And the biggest gain may be an improvement in corporate governance.


Image: Finance minister Pranab Mukherjee smiles as he leaves his office to present the Budget.
Photographs: Vijay Mathur/Reuters
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What does the government have to say?

The finance ministry said recently that the divestment programme will kick off with the dilution of government equity in listed entities, where public holding is less.

However, Finance Secretary Ashok Chawla, in a recent interview, ruled out using the proceeds of divestment to finance fiscal deficit, even as it is expected to widen to about 18-year high of 6.8 per cent of GDP this fiscal.

"Basically, we will first go with the companies which are listed and where stocks in public float is much less -- 2 per cent, 5 per cent, etc. There is scope for that to increase," Chawla said.

There are at least 12 listed public sector units where public shareholding is less than 10 per cent. They include companies like NMDC, MMTC, Neyveli Lignite, Hindustan Copper. However, Chawla did not name the companies where divestment process could start.

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Asked about the amount government aims to raise from divestment, Chawla said, numbers cannot be fixed as yet since these are only preliminary discussions.

"Now what will finally be agreed to? What will the Cabinet approve? What percentage? When it will happen? What will be the market price? That will determine the amount which is a function of number of shares and market price. So, there cannot be a maximum target per se," the finance secretary said.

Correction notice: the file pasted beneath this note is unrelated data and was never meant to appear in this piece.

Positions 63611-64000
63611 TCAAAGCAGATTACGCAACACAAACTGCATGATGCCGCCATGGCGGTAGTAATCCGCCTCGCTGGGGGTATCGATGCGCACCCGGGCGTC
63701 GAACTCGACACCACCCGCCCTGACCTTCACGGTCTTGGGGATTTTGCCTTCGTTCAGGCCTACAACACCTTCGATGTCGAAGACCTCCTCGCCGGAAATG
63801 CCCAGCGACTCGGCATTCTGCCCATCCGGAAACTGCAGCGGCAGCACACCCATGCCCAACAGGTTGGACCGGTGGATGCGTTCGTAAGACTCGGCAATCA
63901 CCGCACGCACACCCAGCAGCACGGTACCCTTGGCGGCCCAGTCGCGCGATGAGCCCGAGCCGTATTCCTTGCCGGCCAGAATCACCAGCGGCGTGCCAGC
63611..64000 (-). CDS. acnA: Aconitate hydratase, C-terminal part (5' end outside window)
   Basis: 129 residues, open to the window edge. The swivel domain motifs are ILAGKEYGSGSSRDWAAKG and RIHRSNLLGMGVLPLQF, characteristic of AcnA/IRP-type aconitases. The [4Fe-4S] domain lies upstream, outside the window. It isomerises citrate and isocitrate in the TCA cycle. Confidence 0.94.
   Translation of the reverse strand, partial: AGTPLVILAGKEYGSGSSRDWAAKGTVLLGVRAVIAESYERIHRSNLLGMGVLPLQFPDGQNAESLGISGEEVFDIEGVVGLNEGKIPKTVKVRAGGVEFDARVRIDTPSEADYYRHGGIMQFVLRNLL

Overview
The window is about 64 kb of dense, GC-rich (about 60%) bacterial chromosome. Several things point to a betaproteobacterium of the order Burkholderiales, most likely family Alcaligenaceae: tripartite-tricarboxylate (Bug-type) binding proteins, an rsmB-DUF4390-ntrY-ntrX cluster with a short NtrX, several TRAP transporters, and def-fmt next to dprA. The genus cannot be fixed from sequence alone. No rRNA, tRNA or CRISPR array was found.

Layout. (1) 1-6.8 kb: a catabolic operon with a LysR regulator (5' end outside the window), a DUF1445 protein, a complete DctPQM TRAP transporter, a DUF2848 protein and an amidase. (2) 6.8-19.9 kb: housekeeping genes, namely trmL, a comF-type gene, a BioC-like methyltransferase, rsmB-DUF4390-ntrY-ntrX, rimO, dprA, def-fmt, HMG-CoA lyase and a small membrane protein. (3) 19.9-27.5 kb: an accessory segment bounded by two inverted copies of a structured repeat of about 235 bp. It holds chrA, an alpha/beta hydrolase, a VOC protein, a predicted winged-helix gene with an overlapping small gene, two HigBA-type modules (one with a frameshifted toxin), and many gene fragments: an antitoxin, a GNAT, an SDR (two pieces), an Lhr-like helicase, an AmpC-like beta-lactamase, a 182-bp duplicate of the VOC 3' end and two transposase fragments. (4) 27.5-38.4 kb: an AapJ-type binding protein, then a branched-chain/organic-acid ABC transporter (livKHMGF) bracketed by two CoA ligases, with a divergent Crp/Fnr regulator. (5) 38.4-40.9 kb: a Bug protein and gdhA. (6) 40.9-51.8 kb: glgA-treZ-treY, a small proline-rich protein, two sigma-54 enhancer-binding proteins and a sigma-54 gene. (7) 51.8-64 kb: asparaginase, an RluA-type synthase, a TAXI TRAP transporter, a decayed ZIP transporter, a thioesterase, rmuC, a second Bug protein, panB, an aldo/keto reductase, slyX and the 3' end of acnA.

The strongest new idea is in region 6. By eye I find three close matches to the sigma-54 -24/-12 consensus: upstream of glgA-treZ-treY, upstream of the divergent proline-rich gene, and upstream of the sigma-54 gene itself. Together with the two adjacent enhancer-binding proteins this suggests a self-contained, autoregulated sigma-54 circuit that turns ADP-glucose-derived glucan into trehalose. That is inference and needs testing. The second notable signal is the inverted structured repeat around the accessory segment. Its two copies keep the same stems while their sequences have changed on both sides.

Chawla indicated that the advise given by the Economic Survey about raising Rs 25,000 crore (Rs 250 billion) from divestment every year might not happen this fiscal.

"What the Economic Survey says you should look at Rs 25,000 crore a year, but that may or may not happen every year. In the current year already four months or so have gone. There is time process, through which these companies have to go, so therefore for the current year it is very difficult to say what the amount will be," Chawla said.

He also said the proceeds from divestment will not be used to fund widening fiscal deficit. "The amount will not be used for to finance fiscal deficit, it would be used for high priority social sector programmes," he said.

There were speculations that the government may use part of the proceeds to finance fiscal deficit, but currently the proceeds go to the National Investment Fund, norms of which do not allow this.

Asked whether NIF norms will be changed, Chawla said, "That I can't say.  The Cabinet will decide that. But, either way whether it is spent through NIF or otherwise, it will be spent on flagship social sector programmes," he said.

So let us take a look at some of the PSUs whose IPOs are expected to hit the market in recent future. . .


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Oil India Limited